Figure 1833

Amino acid (AA) solutions for parenteral nutrition in acute renal failure (ARF). The most controversial choice regards the type of amino acid solution to be used: either essential amino acids (EAAs) exclusively, solutions of EAA plus nonessential amino acids (NEAAs), or specially designed "nephro" solutions of different proportions of EAA and specific NEAA that might become "conditionally essential" for ARF (see Fig. 18-11).

Use of solutions of EAA alone is based on principles established for treating chronic renal failure (CRF) with a low-protein diet and an EAA supplement. This may be inappropriate as the metabolic adaptations to low-protein diets in response to CRF may not have occurred in patients with ARF. Plus, there are fundamental differences in the goals of nutritional therapy in the two groups of patients, and consequently, infusion solutions of EAA may be sub-optimal.

Thus, a solution should be chosen that includes both essential and nonessential amino acids (EAA, NEAA) in standard propor tions or in special proportions designed to counteract the metabolic changes of renal failure ("nephro" solutions), including the amino acids that might become conditionally essential in ARF.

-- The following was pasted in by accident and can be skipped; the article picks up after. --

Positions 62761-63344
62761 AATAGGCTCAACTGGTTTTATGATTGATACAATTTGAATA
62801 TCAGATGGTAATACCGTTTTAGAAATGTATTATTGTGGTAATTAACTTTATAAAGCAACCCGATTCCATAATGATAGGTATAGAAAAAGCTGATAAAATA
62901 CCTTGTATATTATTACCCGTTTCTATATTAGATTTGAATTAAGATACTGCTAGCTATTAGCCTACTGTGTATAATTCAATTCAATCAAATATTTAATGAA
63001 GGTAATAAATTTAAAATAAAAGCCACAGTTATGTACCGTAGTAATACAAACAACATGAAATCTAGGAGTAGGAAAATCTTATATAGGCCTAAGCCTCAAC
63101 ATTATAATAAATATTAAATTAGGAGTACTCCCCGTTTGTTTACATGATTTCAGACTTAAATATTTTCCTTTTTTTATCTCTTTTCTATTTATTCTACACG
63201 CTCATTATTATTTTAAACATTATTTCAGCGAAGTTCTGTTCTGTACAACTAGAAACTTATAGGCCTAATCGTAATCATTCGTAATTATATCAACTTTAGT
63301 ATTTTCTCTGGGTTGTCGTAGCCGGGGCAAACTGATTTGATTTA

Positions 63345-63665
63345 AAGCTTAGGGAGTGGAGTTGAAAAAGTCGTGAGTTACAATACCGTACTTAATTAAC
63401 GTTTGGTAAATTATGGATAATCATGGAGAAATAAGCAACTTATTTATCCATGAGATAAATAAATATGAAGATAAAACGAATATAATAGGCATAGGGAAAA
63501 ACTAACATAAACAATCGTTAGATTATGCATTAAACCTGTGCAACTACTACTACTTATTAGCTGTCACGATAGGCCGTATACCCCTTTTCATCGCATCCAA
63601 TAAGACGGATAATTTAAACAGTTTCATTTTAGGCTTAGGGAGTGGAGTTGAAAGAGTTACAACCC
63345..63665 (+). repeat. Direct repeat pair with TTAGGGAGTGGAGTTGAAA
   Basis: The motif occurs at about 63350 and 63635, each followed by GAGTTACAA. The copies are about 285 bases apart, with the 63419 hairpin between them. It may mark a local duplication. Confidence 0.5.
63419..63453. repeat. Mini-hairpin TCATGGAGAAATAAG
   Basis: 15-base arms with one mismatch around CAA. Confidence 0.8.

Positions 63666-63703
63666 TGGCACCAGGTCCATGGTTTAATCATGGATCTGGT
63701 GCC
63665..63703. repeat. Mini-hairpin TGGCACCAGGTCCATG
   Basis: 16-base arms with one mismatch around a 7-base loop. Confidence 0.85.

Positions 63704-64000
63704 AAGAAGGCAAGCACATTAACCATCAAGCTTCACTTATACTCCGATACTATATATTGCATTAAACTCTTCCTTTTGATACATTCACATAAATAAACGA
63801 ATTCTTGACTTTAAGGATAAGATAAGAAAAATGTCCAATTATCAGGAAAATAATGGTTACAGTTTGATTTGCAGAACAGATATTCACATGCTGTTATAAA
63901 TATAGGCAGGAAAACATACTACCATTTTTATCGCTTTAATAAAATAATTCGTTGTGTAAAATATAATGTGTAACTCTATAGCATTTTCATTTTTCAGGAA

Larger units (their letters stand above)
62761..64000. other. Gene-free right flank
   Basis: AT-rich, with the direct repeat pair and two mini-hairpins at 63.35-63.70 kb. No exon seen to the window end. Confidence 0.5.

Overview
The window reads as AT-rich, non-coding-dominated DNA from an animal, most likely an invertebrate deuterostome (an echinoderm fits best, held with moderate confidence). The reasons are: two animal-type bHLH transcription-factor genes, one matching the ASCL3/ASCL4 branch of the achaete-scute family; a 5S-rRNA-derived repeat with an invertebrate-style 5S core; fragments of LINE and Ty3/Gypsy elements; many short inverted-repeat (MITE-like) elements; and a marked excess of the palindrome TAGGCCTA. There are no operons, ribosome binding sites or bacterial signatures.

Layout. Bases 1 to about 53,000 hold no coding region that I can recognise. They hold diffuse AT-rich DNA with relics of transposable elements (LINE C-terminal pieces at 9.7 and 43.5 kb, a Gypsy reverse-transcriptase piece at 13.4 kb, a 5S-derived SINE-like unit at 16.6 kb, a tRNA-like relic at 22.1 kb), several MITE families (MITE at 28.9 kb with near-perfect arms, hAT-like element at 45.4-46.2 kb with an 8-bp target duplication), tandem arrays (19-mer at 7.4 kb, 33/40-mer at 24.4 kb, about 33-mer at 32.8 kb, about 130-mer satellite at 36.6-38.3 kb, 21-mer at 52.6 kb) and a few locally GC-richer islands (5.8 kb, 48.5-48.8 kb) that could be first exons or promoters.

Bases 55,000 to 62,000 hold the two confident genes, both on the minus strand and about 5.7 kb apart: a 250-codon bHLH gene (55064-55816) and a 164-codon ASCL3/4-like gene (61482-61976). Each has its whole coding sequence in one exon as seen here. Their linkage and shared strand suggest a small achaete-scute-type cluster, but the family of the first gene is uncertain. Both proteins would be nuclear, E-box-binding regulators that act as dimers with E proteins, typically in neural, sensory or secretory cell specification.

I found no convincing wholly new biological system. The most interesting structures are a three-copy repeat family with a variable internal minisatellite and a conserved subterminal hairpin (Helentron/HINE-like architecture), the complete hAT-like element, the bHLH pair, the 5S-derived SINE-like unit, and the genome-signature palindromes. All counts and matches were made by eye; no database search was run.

Because of the relative insolubility of tyrosine in water, dipep-tides containing tyrosine (such as glycyl-tyrosine) are contained in modern nephro solutions as the tyrosine source [22, 23]. One should be aware of the fact that the amino acid analogue N-acetyl tyrosine, which previously was used frequently as a tyrosine source, cannot be converted into tyrosine in humans and might even stimulate protein catabolism [21].

Despite considerable investigation, there is no persuasive evidence that amino acid solutions enriched in branched-chain amino acids exert a clinically significant anticatabolic effect. Systematic studies using glutamine supplementation for patients with ARF are lacking (see Fig. 18-11).

0 0

Post a comment